In today’s big data world, we deal with a wide range of variables to perform various data analytics operations. Finding relationships between variables helps us to deduce meaningful insights that can help organizations make better-informed decisions. For instance, is there a relationship between coronavirus strength and the immune status of a person? Can you interpret this? Similarly, Is there a relationship between tax rates and economic growth of a state? How can you explain this? These examples of scrutinizing the relationship between variables can be quantified by employing statistical analysis tools such as covariance and correlation
What is Covariance?
Covariance is a statistical measure that describes the relationship between two random variables. It measures how changes in one variable are associated with changes in another variable. In other words, covariance indicates the direction of the linear relationship between two variables and whether they tend to vary together.
Mathematically, the covariance between two variables, let's say X and Y, is denoted as Cov(X, Y) or σ(X, Y). It is calculated as the average of the products of the deviations from the mean for each variable. The formula for covariance is:
xi represents the values of the X-variable
yi represents the values of the Y-variable
x represents the mean (average) of the X-variable
y represents the mean (average) of the Y-variable
n represents the number of data points
Different types of Covariance:
Positive Covariance: Positive covariance indicates that when one variable increases, the other variable tends to increase as well. Similarly, when one variable decreases, the other variable tends to decrease. It suggests a positive linear relationship between the variables.
Negative Covariance: Negative covariance indicates that when one variable increases, the other variable tends to decrease, and vice versa. It suggests a negative linear relationship between the variables.
Zero Covariance: Zero covariance indicates no linear relationship between the variables. It means that changes in one variable are not associated with changes in the other variable.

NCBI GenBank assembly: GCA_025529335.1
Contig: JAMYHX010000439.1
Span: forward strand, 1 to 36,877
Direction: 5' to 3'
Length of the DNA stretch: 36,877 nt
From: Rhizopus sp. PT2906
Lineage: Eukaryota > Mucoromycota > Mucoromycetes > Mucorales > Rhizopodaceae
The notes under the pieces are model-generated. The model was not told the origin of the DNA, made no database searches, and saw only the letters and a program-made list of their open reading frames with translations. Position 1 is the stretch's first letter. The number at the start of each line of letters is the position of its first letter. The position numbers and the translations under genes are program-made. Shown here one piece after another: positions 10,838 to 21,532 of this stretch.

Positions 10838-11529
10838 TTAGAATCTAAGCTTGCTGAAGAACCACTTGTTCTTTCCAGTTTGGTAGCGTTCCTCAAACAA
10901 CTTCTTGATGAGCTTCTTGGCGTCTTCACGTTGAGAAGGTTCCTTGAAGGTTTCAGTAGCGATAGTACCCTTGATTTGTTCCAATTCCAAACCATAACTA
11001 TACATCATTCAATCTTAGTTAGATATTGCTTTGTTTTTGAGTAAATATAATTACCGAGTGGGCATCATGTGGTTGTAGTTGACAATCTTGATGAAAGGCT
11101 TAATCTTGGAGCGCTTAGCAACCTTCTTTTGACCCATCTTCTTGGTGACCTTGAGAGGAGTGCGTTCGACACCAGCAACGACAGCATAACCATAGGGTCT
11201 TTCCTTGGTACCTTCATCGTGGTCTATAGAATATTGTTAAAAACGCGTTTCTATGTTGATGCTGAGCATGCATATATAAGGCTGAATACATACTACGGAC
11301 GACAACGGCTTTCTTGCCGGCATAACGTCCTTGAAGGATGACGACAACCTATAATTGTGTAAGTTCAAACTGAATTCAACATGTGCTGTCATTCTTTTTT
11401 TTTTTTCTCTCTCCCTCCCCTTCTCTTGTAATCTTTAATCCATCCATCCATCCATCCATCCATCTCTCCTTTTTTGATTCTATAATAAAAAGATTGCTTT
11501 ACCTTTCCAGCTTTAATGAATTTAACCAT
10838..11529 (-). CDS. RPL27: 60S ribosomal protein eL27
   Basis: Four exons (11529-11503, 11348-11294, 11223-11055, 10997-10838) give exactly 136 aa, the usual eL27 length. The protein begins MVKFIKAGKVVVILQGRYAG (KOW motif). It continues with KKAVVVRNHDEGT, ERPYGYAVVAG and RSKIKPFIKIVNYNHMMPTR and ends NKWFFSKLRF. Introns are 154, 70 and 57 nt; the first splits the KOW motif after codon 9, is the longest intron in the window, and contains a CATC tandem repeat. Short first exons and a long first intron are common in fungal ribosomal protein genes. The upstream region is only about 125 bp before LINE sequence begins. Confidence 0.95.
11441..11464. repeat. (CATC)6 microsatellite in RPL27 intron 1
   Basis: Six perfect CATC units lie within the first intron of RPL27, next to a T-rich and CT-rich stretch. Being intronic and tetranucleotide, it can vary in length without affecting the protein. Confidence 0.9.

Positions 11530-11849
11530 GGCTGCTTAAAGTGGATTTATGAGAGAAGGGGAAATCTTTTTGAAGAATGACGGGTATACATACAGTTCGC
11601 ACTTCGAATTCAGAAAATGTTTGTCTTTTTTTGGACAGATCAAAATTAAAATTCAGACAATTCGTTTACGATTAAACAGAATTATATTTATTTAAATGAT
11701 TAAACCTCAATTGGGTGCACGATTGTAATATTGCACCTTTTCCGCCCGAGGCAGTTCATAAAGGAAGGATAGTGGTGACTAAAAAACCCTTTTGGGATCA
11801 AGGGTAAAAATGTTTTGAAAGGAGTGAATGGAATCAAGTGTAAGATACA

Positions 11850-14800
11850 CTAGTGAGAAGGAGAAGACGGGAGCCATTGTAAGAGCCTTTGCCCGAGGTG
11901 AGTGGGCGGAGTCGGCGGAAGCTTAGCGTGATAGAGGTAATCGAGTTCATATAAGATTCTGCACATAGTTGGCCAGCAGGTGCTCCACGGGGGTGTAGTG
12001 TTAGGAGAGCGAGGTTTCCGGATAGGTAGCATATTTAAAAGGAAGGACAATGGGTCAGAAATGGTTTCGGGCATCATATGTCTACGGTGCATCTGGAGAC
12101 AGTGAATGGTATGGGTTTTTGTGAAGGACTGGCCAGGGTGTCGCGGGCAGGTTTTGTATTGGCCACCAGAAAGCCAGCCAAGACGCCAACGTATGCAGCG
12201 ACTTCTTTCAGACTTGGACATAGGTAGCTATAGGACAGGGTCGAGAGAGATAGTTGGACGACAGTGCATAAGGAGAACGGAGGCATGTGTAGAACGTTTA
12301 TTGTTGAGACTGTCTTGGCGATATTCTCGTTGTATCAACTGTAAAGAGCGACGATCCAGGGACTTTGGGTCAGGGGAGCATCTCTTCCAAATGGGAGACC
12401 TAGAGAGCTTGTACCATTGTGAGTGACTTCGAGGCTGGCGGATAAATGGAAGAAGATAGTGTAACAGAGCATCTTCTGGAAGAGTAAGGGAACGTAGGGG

What is Correlation?
Correlation is a statistical measure that quantifies the strength and direction of the linear relationship between two variables. It measures the degree to which changes in one variable are associated with changes in another variable.
The correlation coefficient is calculated by dividing the covariance between the two variables by the product of their standard deviations. The formula for calculating the correlation coefficient (r) is:
σ(X) and σ(Y) are standard deviations with respect to X and Y.
The correlation coefficient, denoted by the symbol "r," is used to represent correlation. The correlation coefficient ranges between -1 and 1, where:
A correlation coefficient of 1 indicates a perfect positive linear relationship. It means that as one variable increases, the other variable also increases in a linear fashion.
A correlation coefficient of -1 indicates a perfect negative linear relationship. It means that as one variable increases, the other variable decreases in a linear fashion.
A correlation coefficient of 0 indicates no linear relationship between the variables. It means that changes in one variable are not associated with changes in the other variable.
Different types of Correlation:
Pearson Correlation: Pearson correlation, also known as the Pearson product-moment correlation coefficient, is a measure of the linear relationship between two continuous variables. It assesses the strength and direction of the linear association. Pearson correlation assumes that the relationship between variables is linear and that the variables are normally distributed.
Spearman Correlation: Spearman correlation is a non-parametric measure of correlation that assesses the monotonic relationship between variables. It is used when the variables are not necessarily linearly related, but there is a consistent monotonic association between them. Spearman correlation is based on the ranks of the variables rather than their actual values.
Implementation of Covariance and Correlation in R:
Step 1: Create a vector or variables to represent your data. Let's say we have two variables, X and Y, and we have stored them in separate vectors.
X <- c(1, 2, 3, 4, 5) Y <- c(2, 4, 6, 8, 10)
Step 2: Use the cov() and cor() function to calculate the covariance and correlation between X and Y and print it.
covariance <- cov(X, Y) correlation <- cor(X, Y) print(covariance) print(correlation)
Implementation of Covariance and Correlation in python:
Step 1: Import the NumPy library.
import numpy as np
Step 2: Create two NumPy arrays or lists to represent your variables, let's say X and Y.
X = np.array([1, 2, 3, 4, 5]) Y = np.array([2, 4, 6, 8, 10])
Step 3: Use the np.cov() and np.corrcoef() function to calculate the covariance and correlation between X and Y and print it.
covariance = np.cov(X, Y)[0, 1] correlation_matrix = np.corrcoef(X, Y)[0, 1] print(covariance) print(correlation)
The [0, 1] indexing is used to extract the covariance value from the covariance matrix. The covariance matrix returned by np.cov() provides the covariances between all pairs of variables.
Differences b/w Correlation and Covariance:
Covariance is scale-dependent.
Covariance can take any real value.
The strength of covariance is difficult to interpret directly as it depends on the scales of the variables.
Correlation is scale-independent
Correlation ranges between -1 and 1
The magnitude of the correlation coefficient directly indicates the strength of the linear relationship between variables. A correlation coefficient close to -1 or 1 indicates a strong linear relationship, while a coefficient close to 0 suggests a weak or no linear relationship.